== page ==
These changes will take effect once Beijing provides final details of exact terms and remaining bits of the current Legco votes itself out of existence. The National People’s Congress (NPC), China’s rubber-stamp parliament which ratifies party instructions, approved all this by a 2,895 to zero vote, then applauded itself for doing so. Dissent “must not be allowed to damage the fundamental system of the country—that is, damage the leadership of the Communist Party of China,” warns Xia Baolong, Beijing’s director of Hong Kong and Macao affairs.
But much more than revising the political system is involved. Beijing is also changing rules about education, speech and the press, the legal system, and other civic rights Hong Kongers had assumed were here to stay. This doesn’t match harsh crackdowns carried out in Tibet and Xinjiang Province, but the goal is similar: persuading local residents to become obedient Chinese citizens who “love” the nation and the Chinese Communist Party—not loyal to a Hong Kong with a somewhat separate identity.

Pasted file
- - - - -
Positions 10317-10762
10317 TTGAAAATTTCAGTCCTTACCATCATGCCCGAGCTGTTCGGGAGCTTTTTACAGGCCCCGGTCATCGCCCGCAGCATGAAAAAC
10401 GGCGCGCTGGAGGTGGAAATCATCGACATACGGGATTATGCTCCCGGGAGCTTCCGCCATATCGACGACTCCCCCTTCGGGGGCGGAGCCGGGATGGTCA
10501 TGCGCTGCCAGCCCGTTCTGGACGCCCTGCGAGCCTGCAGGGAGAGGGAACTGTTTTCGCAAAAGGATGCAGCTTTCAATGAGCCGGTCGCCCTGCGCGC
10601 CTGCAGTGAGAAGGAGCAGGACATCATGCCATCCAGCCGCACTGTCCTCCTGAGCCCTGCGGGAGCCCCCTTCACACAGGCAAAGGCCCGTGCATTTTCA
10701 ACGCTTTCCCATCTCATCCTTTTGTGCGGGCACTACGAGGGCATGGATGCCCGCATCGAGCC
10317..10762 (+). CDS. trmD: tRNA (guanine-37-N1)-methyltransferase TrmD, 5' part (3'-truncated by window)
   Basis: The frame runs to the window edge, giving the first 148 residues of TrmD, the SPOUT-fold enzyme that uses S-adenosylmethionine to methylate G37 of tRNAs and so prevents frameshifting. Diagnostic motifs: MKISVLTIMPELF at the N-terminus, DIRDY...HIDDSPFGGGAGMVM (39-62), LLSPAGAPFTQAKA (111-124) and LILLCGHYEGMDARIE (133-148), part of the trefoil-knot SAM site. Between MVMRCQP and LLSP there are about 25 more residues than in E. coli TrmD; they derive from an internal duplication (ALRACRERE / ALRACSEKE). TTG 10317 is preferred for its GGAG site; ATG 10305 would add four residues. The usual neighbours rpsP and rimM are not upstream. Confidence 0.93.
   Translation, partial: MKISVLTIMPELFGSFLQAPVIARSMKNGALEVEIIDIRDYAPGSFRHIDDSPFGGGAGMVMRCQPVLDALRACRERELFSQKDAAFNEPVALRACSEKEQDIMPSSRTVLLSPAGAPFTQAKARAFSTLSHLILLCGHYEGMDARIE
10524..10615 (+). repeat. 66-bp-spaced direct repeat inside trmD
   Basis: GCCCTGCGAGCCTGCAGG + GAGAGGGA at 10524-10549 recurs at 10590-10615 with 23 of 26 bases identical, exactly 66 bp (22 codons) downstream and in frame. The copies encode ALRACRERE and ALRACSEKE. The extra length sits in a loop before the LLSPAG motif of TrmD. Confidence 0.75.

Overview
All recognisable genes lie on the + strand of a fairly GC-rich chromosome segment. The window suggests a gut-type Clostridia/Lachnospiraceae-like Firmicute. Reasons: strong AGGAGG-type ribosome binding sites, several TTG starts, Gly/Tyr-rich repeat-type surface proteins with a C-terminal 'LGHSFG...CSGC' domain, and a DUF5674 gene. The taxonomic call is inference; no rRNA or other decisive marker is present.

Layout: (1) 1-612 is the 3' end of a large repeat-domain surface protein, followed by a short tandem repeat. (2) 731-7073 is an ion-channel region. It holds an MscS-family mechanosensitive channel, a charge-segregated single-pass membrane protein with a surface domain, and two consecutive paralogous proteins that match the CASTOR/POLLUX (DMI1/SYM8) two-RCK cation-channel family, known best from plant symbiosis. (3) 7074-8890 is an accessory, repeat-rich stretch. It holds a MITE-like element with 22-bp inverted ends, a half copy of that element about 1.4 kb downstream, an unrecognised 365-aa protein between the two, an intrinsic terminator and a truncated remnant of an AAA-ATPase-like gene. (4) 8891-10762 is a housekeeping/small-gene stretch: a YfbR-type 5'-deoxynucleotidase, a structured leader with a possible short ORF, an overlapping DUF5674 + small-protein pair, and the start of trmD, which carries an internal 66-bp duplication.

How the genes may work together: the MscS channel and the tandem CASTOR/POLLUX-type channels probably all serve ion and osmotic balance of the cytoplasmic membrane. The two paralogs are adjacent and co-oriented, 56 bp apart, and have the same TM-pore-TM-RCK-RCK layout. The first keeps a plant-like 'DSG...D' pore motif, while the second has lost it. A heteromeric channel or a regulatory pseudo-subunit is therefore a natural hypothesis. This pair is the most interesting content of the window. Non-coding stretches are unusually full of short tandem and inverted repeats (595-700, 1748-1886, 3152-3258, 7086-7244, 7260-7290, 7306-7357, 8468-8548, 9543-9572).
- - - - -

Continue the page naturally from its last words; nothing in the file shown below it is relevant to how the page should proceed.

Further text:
Consider education. Seven recent government documents outline how schools must conform to the new laws. As one pro-government educator explained, “Critics will of course like to say it is brainwashing….But national security is a very important concept. Young pupils should get to know some basics of it too.”